|Washington's most famous intern.|
Most people would agree that Washington, D.C. is awash in corporate money, but a little known fact about inside the beltway is that the town runs off of the unpaid labour of interns. As this is the time of year when a lot of internship positions start being recruited for I was happy to see that the Obama administration might be starting to take the plight of interns seriously.
Recently, the Federal Internship Improvement Act was introduced into Congress; the bill contains a number of a measures, including consistent monitoring mechanisms, adoption of best practices in relation to managing interns and expanding the number of interns that get transferred into full-time positions. This is a positive development as it's a concrete policy response to a type of employment that's has been growing in prominence over the past thirty years in the U.K, the U.S. and Canada.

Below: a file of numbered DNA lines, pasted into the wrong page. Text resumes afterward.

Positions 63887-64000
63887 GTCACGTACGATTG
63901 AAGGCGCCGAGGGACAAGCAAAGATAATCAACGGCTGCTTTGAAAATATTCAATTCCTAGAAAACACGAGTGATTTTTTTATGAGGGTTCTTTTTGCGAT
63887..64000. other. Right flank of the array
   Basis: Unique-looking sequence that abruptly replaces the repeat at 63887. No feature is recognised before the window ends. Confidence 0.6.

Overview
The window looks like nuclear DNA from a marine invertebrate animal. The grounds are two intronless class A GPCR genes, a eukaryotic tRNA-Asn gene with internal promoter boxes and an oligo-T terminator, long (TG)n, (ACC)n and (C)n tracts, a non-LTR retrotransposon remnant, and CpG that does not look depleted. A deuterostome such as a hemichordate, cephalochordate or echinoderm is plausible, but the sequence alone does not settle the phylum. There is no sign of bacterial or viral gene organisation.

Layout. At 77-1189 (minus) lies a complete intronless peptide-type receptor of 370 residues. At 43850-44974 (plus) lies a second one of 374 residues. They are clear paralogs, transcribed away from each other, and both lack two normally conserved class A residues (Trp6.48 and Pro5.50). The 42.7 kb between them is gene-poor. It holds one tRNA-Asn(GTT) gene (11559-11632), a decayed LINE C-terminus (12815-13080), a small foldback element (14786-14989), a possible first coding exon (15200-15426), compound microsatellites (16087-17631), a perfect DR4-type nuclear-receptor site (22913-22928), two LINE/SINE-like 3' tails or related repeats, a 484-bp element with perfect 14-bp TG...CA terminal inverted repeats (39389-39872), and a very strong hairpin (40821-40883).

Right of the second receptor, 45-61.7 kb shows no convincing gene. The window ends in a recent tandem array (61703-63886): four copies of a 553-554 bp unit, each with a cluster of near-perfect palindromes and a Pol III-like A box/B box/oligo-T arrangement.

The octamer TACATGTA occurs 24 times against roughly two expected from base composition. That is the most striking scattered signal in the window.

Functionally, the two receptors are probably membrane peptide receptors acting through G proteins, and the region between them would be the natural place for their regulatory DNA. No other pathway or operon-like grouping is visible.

The issue of internships has been getting a lot of attention as of late with the class action lawsuit against Fox Searchlight Pictures and the publication of Ross Perlin's Intern Nation (which contains a fabulous chapter about the unpaid internship scam in D.C.). What we haven't seen though is any sort of policy or enforcement response from Canadian jurisdictions to misclassification of employees as interns and rampant violations of employment standards. Perhaps this move by the Obama administration will spur some action in Canada, but I won't hold my breath. For more of my articles on internships in Canada, take a look: here, here, here and here; also, NPR has a great article and radio documentary up about unpaid internships, check in out here.